Killifish Hypoxia RRBS Part 23

Pathway analysis for RNA-Seq data

I’m continuing to dig into the RNA-Seq data so I can understand the results and create figures for the manuscript! For each population, I’m looking at differences between normoxia and hypoxia.

Visualize DEG

First things first, I wanted to visualize the DEG! Unfortunately, I couldn’t find a file with logCPM information for all the samples. The closest I got was one with 5 samples from each population. I figured this was good enough to mess with pheatmap code. I created output pdfs just to ensure the code worked, but it’s not worth looking at since I’m pretty sure it’s just samples for hypoxia for each population.

Overlapping DEG

The first thing I wanted to do was determine if there were any common DEG between New Bedford Harbor and Scorton Creek. In this R Markdown document, I used inner_join to get common gene IDs and logFC for both contrasts. I saved the list of common DEG here and created a heatmap to visualize if there were common DEG that were differentially expressed in opposite directions.

Screenshot 2022-11-07 at 4 12 16 PM

Figure 1. Heatmap of DEG common to both New Bedford Harbor and Scorton Creek fish exposed to hypoxia. Higher logFC indicates higher expression in fish exposed to hypoxia.

There aren’t any genes differentially expressed in opposite directions. Based on the colors in the heatmap, I picked genes with the largest differences in FC:

  • Funhe2EKm021334: NADH dehydrogenase subunit
  • Funhe2EKm006719: RING finger protein
  • Funhe2EKm002577: Class E basic helix loop helix protein 40
  • Funhe2EKm039163: neuronal cell death-inducible putative kinase
  • Funhe2EKm027081: uncharacterized protein

Specific pathways

Before launching into a formal pathway analysis, I wanted to see if any genes from the HIF (related to treatment) or AHR (where the mutations that separate NBH and SC occured) pathways were differentially expressed.

Within the Scorton Creek population, I saw differential expression of HIF-PH1 (Funhe2EKm035892, upregulated) and HIF-PH4 (Funhe2EKm035088, downregulated), p300/CBP-associated factor (Funhe2EKm029335, downregulated), and HIF-1 responsive proteins (Funhe2EKm038583, upregulated). Prolyl hydroxylases are responsible for the first step of HIF degradation and p300/CBP-associated factor is a transcriptional co-activator, indicating regulation of the HIF pathway in low oxygen conditions for sensitive fish. Interestingly, no genes in the HIF pathway were differentially expressed in the tolerant New Bedford Harbor fish.

AHR is important for toxicant response, but also for hypoxia signaling! So I looked into the genes in the AHR pathway to see if there would be any differences between tolerant and sensitive fish. HSP90 (Funhe2EKm038380), CYP1A (Funhe2EKm038981), and TIPARP (Funhe2EKm033539) were all upregulated in sensitive fish exposed to low oxygen. HSP90 is a molecular chaperone that stabilizes HIF1A, and there’s some indication that it’s involved in regulating cell proliferation during hypoxia. TIPARP is important for turning off hypoxia-inducible factor. Again, no genes in the AHR pathway were DEG for New Bedford Harbor fish.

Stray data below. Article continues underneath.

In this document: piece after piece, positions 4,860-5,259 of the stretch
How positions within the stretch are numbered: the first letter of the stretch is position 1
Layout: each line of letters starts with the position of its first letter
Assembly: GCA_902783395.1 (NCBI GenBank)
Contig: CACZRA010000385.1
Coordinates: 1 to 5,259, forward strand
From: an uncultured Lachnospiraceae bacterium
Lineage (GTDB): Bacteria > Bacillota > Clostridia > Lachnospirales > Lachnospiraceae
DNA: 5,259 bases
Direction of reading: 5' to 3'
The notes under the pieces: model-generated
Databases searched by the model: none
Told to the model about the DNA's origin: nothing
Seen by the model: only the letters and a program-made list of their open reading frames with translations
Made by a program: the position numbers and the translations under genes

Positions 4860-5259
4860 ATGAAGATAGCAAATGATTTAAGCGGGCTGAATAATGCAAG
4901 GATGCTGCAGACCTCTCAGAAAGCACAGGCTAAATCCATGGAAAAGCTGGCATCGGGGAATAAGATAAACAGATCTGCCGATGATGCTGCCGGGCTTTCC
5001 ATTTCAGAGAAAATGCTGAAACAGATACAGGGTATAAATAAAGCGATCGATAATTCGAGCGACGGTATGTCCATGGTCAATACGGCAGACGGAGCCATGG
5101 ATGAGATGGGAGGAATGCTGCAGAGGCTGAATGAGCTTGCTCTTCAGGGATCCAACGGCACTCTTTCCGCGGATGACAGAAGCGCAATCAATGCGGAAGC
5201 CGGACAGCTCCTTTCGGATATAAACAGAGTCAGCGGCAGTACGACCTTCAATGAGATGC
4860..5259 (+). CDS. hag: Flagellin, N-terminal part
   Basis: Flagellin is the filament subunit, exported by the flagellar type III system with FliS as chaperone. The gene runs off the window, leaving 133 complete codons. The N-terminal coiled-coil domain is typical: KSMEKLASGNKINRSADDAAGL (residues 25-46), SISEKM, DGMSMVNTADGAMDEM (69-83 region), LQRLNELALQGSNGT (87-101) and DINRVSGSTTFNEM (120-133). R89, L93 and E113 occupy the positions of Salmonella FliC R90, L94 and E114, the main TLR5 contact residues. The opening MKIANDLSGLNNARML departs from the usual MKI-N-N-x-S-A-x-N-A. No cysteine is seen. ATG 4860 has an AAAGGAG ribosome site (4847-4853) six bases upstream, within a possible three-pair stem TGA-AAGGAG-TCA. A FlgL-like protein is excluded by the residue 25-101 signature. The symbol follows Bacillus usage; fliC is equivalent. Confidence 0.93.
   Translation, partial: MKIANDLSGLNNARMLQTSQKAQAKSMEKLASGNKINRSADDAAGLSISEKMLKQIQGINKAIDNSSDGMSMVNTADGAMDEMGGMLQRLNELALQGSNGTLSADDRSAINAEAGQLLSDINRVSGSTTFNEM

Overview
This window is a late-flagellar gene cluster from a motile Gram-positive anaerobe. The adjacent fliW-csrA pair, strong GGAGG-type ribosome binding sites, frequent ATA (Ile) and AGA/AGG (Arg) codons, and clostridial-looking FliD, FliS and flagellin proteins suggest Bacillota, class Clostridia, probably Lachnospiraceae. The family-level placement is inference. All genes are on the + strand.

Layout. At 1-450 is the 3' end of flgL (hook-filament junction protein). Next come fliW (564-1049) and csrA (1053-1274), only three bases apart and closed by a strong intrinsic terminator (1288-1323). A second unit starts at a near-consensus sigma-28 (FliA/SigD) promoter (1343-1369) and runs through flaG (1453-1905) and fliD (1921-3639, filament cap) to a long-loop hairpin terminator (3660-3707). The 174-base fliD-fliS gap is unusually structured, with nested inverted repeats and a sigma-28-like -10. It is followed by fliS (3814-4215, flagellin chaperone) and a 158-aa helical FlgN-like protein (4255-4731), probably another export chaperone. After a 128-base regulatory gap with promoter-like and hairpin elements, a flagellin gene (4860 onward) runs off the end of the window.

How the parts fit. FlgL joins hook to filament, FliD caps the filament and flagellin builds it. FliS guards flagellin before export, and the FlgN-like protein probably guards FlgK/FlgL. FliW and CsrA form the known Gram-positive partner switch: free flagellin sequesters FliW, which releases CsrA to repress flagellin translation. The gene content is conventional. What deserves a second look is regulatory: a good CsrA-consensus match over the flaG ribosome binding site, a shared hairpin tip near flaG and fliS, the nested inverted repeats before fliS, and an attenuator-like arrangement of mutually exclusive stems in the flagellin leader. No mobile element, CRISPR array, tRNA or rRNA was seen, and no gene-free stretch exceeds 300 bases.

Setting up a pathway analysis

The next step was to set up a pathway analysis. I found the rWikiPathways package which not only does a gene ontology analysis, but a pathway analysis! Since it requires Ensembl IDs and the killifish genome has those IDs, I thought it would be a good package to try. My first hurdle was installing the packages . The way the documentation is laid out has rWikiPathways installed prior to GSEABase, but there are some dependencies for rWikiPathways block installation of GSEABase. So I installed GSEABase separately first, then went through the rest of the installation code in the manual.

The second hurdle (and where I’m currently stuck) is mapping the transcript IDs from RNA-Seq data to Ensembl gene IDs. My RNA-Seq data has transcript IDs that start with “Funhe2EKm”, but the genome files have Ensembl IDs that do not map to those transcript IDs! Neel suggested I use biomart to get Ensembl IDs. However, this tool would give me the Ensembl IDs I already have without a way to map them to the transcripts! I wondered if these IDs were created by STAR when Neel did the mapping. I looked in the Dropbox folder to see if I could find a mapping file, but no luck. I’ll email Neel when he gets back from vacation.

Going forward

  1. Map STAR transcript names to Ensembl IDs from genome
  2. Conduct pathway analysis for RNA-Seq data by population
  3. Identify known SNP/DMR overlaps
  4. Update methods and results
  5. Figure out why there is such low methylation with the new genome
  6. Continue BAT workflow with new genome
  7. Create OSF repository for all intermediate files
Written on November 7, 2022